It’s always good to have new social sites on your radar, but as a marketer, it’s wise to give the network time to grow, to see if it has the staying power you’re looking for. Otherwise, you could risk wasting hours building your company’s presence, only to see no returns when users lose interest in the whole platform. It’s wise to examine your competitors’ social media strategies and see how you can make those similar channels work for your business. If every one of your competitors is advertising on Facebook and you are not, you’re already way behind.

Today’s Rising Stars

You’re already familiar with the leading social media sites, like Facebook and Instagram — but, which new sites should you keep your eye on? Let’s discuss a few younger sites that have gained popularity over the past couple years:


If you’re looking for a way to establish your company as an authority leader, look no further than SlideShare. This platform allows you to upload slideshows and videos, against the backdrop of a slick design (Forbes calls it the professional YouTube). SlideShare’s integration with LinkedIn makes it a great way to leverage your existing professional network to share informative content.


Since its relaunch in March 2015 after being bought by Twitter, Periscope’s subscriber base has grown to more than 10 million. The app allows people to live stream to viewers around the world, offering an engaging and instantaneous way to reach your consumers. Businesses like Red Bull and Spotify have turned to Periscope for broadcasting exclusive interviews, live Q&A sessions, and sneak-peeks at upcoming products.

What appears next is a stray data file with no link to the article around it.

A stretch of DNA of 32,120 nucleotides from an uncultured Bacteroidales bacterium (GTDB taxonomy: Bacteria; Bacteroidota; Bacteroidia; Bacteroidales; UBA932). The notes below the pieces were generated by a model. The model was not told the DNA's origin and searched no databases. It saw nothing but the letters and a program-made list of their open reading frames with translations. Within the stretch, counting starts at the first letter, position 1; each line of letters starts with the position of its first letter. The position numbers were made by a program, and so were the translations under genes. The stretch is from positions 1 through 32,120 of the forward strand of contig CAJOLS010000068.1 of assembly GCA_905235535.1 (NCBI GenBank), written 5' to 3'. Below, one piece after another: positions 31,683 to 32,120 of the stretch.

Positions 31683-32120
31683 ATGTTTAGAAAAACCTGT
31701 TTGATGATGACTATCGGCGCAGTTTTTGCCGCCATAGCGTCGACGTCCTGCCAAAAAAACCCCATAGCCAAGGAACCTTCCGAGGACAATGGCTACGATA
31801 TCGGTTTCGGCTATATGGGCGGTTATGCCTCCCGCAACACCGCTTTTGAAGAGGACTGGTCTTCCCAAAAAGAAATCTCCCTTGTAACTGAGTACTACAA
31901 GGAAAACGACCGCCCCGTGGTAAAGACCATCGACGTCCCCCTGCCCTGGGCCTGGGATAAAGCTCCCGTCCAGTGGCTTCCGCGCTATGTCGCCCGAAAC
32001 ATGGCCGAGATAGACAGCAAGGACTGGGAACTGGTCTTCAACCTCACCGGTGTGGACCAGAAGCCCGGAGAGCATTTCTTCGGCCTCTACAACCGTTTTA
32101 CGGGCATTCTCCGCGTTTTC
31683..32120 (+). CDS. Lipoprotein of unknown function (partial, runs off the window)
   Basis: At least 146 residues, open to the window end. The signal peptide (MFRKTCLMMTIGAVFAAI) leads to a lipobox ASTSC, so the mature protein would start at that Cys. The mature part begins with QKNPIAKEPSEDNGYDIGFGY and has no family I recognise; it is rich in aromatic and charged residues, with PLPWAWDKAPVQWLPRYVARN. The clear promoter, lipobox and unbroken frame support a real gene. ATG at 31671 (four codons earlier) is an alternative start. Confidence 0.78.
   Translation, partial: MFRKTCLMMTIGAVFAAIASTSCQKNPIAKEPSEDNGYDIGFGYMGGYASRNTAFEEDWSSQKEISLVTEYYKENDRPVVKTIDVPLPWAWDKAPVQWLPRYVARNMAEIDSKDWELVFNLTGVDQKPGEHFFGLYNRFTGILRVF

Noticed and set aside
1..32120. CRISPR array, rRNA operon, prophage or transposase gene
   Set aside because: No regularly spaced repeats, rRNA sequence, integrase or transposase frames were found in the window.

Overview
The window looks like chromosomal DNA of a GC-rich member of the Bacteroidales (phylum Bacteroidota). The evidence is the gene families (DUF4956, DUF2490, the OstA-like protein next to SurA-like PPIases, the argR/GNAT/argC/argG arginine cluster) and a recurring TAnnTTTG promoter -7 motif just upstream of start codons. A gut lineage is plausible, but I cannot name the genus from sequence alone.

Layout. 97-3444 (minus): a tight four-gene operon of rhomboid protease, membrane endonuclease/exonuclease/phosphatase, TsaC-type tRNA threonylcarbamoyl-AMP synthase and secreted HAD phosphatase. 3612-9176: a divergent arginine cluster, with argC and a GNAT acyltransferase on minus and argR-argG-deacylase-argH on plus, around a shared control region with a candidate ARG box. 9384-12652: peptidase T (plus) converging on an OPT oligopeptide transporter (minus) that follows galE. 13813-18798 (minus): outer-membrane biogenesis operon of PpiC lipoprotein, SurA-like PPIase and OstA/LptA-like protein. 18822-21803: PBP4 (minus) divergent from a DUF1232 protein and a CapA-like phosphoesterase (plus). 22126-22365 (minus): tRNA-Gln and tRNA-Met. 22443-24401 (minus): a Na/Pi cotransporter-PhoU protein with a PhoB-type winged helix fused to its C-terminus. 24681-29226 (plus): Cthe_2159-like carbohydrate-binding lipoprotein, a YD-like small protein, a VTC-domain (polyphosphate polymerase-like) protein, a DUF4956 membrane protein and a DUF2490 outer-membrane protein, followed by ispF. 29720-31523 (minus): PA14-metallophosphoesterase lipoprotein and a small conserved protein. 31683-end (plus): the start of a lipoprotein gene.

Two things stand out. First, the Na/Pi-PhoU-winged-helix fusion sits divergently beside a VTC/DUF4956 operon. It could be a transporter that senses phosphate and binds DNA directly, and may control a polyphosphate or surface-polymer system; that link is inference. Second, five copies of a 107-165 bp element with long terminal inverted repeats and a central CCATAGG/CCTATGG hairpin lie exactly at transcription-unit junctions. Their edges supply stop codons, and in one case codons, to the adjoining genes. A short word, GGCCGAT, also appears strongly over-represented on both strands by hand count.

It’s not a GIF, and it’s definitely not a Vine, yet somehow Instagram’s newest feature is well on its way to proving itself as a key to content creation on the popular social network. With Boomerang, users download an external app where they are able to quickly create animated GIFs that play backwards and forwards in a 1-second loop, hence the name “Boomerang.” Brands such as Purina and Timberland are already integrating Boomerang into their content strategy due to it’s ease of use and visual appeal. 

Where to Take Your Social Media Strategy

There’s a lot to consider when trying to expand your social media presence. Every social media site has unique restrictions on posted content (Vine limits clips to 6 seconds; Twitter limits posts to 140 characters). These limitations — as well as the site’s user experience design and capabilities — influence the type of user who flocks to them, and the style of content that’s best-suited for sharing. Some sites never gain a strong following, despite massive media attention when they launch. Everyone wants to be present on the newest site, but trendsetting isn’t everything. The key is finding a site that works with your audience, goals, and social media strategy. Don’t be on all the platforms; be on the right platforms.And when you are ready to expand, always have a clear strategy in place for your new venture.

Remember, your business does not need to be everywhere. Research your competitors and be selective with your social media time and energy to garner the best results.